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The Scott Boras era is doomed

Will the new Collective Bargaining Agreement bring about the end of the Scott Boras era? Probably not. But a few cracks are showing in the foundation of the once unassailable super-agent.

Bob Levey

Be it disposition, ability to work a system, or just blind luck, certain people seem to be at a natural advantage in specific environments. Whatever the field, it is as if some people were designed to be there at that time—and thrive accordingly.

But when those parameters change, sometimes that advantage can disappear.

Let’s use movie directors as a not great example before getting into baseball things.

Rob Reiner was/is a pretty good filmmaker. He had a string of very successful, well-reviewed films in the 80s and early 90s that still endear him to cinephiles today. While much of his work did not have much weight to it—compared to, say, Coppola—Reiner’s early films – The Princess Bride, This is Spinal Tap, When Harry Met Sally – are still classics.

Somewhere along the line for Reiner, the environment changed… and his success in the industry went with it. While it is an oversimplification to tie his fall from grace to a single film or director, Reiner has not had a bona fide hit since Michael Madson did his little torture dance in Tarantino’s Reservoir Dogs.

Of the nine films he has directed since his heyday, the only movie to garner mostly positive reviews has been The American President—and I’d argue that was more Aaron Sorkin’s doing. Everything else he has made has been terrible or close to it: North, The Story of Us, The Bucket List, etc. Reiner has been unable to adjust to the adapting tastes of his audience and the new technologies available to him. The ground shifted beneath his feet and—unlike the Scotts and Spielbergs of the world—he is still trying to figure out which way it went.




The end of the Boras dynasty?

In the world of baseball, Scott Boras has had the golden ticket in player negotiations for almost two decades now. Love him or hate him, you cannot deny the massive effect he has had on Major League Baseball.

Since breaking into the bigs in 1982 as the agent of Mike Fischlin and Bill Caudill, Boras has had a hold on the wallets of baseball owners everywhere. He is largely responsible for the advent of the $100 (and $200) million contract, the unheralded draft spending the last three decades, and certain rules of the new Collective Bargaining Agreement, which may actually spell his demise as agent-king.

Once free to cast aside owners and general managers without fear of retribution—getting others to play ball elsewhere—Boras has shown hints of mortality of late. Right-hander Edwin Jackson fired Boras last year when he was unable to secure a multi-year contract, settling for a one-year deal*. A few months later, pitcher Mark Appel—a Boras client—became the only first-round draft pick not to sign with an MLB club.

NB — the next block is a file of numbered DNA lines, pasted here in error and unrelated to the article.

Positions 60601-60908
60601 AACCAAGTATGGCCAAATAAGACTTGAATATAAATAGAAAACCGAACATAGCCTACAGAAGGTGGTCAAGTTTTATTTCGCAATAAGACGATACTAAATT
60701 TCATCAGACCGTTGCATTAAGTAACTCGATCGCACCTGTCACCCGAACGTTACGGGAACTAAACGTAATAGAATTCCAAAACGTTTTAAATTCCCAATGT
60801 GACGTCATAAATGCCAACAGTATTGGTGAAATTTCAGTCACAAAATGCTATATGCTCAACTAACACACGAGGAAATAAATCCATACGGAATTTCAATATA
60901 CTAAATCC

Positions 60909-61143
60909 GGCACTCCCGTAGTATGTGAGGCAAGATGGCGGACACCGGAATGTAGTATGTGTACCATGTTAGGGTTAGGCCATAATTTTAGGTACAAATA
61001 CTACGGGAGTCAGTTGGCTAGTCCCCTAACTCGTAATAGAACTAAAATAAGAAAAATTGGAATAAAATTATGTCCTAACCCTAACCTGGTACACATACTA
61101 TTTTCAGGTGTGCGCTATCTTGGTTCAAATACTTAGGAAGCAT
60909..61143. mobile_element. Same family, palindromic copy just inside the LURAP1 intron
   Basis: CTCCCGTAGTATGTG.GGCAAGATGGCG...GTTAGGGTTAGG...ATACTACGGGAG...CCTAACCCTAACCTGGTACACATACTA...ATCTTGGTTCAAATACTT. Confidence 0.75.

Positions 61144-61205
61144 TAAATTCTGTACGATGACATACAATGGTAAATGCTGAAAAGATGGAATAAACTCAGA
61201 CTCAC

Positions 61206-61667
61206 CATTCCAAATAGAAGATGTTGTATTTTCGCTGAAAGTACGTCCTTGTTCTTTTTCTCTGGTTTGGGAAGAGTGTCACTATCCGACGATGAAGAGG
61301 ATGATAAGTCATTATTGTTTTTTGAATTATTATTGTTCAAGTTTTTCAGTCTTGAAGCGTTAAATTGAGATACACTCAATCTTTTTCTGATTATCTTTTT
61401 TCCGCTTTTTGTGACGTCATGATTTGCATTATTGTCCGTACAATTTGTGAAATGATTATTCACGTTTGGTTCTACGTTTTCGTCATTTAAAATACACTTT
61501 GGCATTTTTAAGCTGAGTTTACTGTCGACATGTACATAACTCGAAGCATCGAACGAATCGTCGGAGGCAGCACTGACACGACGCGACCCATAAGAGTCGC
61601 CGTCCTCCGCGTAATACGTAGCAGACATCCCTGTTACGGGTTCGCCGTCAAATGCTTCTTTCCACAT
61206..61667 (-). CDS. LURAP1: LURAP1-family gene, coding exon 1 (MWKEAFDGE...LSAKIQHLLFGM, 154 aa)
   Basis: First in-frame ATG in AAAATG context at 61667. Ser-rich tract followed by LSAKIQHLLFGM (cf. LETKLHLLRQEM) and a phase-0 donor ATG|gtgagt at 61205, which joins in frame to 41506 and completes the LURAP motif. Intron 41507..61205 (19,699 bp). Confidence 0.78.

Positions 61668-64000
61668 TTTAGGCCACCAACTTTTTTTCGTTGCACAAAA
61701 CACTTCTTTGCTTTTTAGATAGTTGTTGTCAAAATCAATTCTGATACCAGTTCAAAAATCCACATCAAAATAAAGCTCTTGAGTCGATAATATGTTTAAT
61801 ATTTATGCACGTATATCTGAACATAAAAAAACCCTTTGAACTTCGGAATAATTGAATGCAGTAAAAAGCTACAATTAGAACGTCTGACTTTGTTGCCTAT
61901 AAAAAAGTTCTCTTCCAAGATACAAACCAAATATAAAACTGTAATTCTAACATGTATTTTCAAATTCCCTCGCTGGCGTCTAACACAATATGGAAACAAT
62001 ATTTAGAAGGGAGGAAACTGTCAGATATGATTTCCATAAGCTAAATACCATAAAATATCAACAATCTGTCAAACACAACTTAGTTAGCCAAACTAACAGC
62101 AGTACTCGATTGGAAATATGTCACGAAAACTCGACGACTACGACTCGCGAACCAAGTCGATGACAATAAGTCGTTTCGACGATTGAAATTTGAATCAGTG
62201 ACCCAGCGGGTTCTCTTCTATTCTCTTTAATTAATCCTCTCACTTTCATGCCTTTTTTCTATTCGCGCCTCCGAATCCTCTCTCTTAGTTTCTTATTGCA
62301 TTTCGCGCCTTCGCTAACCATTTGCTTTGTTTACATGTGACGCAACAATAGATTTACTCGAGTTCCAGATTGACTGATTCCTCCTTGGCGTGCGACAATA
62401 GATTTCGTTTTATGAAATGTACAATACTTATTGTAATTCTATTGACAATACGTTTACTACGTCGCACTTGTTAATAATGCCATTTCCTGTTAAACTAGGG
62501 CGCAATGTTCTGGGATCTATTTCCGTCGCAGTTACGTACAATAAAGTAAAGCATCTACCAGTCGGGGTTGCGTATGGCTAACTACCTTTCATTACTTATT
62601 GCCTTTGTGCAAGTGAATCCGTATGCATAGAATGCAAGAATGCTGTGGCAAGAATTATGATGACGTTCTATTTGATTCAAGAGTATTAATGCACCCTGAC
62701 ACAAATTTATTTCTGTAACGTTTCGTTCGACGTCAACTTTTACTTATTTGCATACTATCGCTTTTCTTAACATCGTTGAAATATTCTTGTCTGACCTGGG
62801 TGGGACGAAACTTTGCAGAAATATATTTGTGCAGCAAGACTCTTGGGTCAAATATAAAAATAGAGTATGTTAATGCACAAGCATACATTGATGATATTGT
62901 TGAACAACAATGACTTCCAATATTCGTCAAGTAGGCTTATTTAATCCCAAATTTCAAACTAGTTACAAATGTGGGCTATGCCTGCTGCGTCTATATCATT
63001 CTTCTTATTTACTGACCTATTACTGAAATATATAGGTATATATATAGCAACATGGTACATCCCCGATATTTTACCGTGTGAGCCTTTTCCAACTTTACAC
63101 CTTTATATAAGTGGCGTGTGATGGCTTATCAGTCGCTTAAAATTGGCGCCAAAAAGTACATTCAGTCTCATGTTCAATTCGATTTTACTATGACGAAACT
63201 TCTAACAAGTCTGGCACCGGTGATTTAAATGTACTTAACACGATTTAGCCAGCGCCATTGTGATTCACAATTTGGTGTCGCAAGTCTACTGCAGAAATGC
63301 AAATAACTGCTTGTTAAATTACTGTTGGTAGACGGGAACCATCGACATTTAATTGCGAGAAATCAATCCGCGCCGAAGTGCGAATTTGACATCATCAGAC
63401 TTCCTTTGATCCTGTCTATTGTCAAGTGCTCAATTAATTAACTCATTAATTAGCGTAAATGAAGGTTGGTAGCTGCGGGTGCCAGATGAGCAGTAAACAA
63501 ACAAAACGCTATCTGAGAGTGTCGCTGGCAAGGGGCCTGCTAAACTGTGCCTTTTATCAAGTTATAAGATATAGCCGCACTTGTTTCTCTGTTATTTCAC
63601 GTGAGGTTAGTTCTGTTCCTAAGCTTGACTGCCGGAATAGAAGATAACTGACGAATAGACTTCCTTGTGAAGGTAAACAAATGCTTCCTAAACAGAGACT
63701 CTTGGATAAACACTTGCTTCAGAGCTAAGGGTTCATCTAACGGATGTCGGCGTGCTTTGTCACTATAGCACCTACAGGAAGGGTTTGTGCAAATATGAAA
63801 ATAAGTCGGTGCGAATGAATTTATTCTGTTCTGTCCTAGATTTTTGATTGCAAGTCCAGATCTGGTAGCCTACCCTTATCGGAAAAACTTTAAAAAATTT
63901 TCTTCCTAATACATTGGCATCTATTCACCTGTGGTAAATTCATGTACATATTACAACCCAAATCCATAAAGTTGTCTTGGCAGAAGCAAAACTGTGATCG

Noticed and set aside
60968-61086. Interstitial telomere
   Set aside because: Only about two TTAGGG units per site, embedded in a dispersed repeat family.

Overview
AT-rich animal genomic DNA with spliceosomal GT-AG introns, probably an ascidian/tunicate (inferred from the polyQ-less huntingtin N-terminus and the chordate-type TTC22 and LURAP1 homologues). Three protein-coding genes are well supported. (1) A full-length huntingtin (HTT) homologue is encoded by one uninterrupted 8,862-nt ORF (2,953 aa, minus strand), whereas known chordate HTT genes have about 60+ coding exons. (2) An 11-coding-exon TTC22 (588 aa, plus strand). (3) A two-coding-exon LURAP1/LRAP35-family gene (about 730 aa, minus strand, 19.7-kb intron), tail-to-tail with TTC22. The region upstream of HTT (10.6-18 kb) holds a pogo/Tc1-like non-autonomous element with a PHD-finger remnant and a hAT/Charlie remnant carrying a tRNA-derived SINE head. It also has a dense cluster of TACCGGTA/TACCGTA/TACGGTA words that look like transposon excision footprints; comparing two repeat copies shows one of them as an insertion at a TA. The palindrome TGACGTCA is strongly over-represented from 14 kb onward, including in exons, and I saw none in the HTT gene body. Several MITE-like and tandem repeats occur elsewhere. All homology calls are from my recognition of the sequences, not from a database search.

*He then signed a four-year deal this winter with a new agent, despite coming off a worse season statistically.

Those two instances are not enough to take Boras’ title as uber-agent away from him, but the fate of his biggest free-agent clients—Michael Bourn, Rafael Soriano, and Kyle Lohse—over the next two months very well could. Boras has made it known he is not a fan of how the new CBA affects free agency and the draft. And of course he has. It takes his advantages away.

All three above-mentioned players received have declined qualifying offers from their former clubs, leaving them with the new baggage of being tied to draft pick compensation. Where in years past Boras would have been able to wheel and deal to his heart's content, now much of the leverage has shifted from him to each player's incumbent team. If the Braves want to offer Bourn a deal that Boras believes to be under market value, there is nothing really for him to counter with because the likelihood of getting a better deal elsewhere--with the cloud of a draft pick and its corresponding budget allotment hanging over--is extremely unlikely.

Likewise, his former draft strategy of holding out for more money until the last possible moment no longer works. Teams have a specific draft budget to work with, dependent entirely on what picks they are allotted. Asking a club to spend their entire budget on one player--like Boras did with Appel last summer--simply will not happen. The MLB Draft is too volatile; no club will ever put all of their eggs in one basket, no matter the player in question.

I don’t expect Boras to fall from grace overnight and simply disappear. He still has a large number of very well paid clients and that isn’t likely to change soon. But, if he cannot adjust to the new CBA, I do expect someone else to jump in and take the reins of uber-agent in the near future.

There is, of course, the possibility that Boras will adapt and find similar success under the new rules. He is a smart guy. But, if I were a betting man, I would put my money on someone else emerging who has been weened on the new system--who is not tasked with forgetting the old environment and tactics.